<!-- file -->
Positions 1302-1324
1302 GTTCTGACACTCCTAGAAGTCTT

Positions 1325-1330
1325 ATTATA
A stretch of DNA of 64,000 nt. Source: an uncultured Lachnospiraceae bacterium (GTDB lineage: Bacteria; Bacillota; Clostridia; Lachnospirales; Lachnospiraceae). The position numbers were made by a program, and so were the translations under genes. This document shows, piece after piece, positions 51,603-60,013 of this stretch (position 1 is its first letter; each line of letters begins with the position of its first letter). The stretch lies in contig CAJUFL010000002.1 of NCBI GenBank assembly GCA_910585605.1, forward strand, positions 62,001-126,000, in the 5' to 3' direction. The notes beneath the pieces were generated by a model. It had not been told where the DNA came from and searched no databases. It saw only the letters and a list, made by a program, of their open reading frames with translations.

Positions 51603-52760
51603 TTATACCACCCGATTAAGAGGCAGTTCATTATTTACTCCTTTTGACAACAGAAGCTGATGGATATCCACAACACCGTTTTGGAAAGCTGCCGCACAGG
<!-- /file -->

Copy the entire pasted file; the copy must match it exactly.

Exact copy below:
Positions 1302-1324
1302 GTTCTGACACTCCTAGAAGTCTT

Positions 1325-1330
1325 ATTATA
A stretch of DNA of 64,000 nt. Source: an uncultured Lachnospiraceae bacterium (GTDB lineage: Bacteria; Bacillota; Clostridia; Lachnospirales; Lachnospiraceae). The position numbers were made by a program, and so were the translations under genes. This document shows, piece after piece, positions 51,603-60,013 of this stretch (position 1 is its first letter; each line of letters begins with the position of its first letter). The stretch lies in contig CAJUFL010000002.1 of NCBI GenBank assembly GCA_910585605.1, forward strand, positions 62,001-126,000, in the 5' to 3' direction. The notes beneath the pieces were generated by a model. It had not been told where the DNA came from and searched no databases. It saw only the letters and a list, made by a program, of their open reading frames with translations.

Positions 51603-52760
51603 TTATACCACCCGATTAAGAGGCAGTTCATTATTTACTCCTTTTGACAACAGAAGCTGATGGATATCCACAACACCGTTTTGGAAAGCTGCCGCACAGG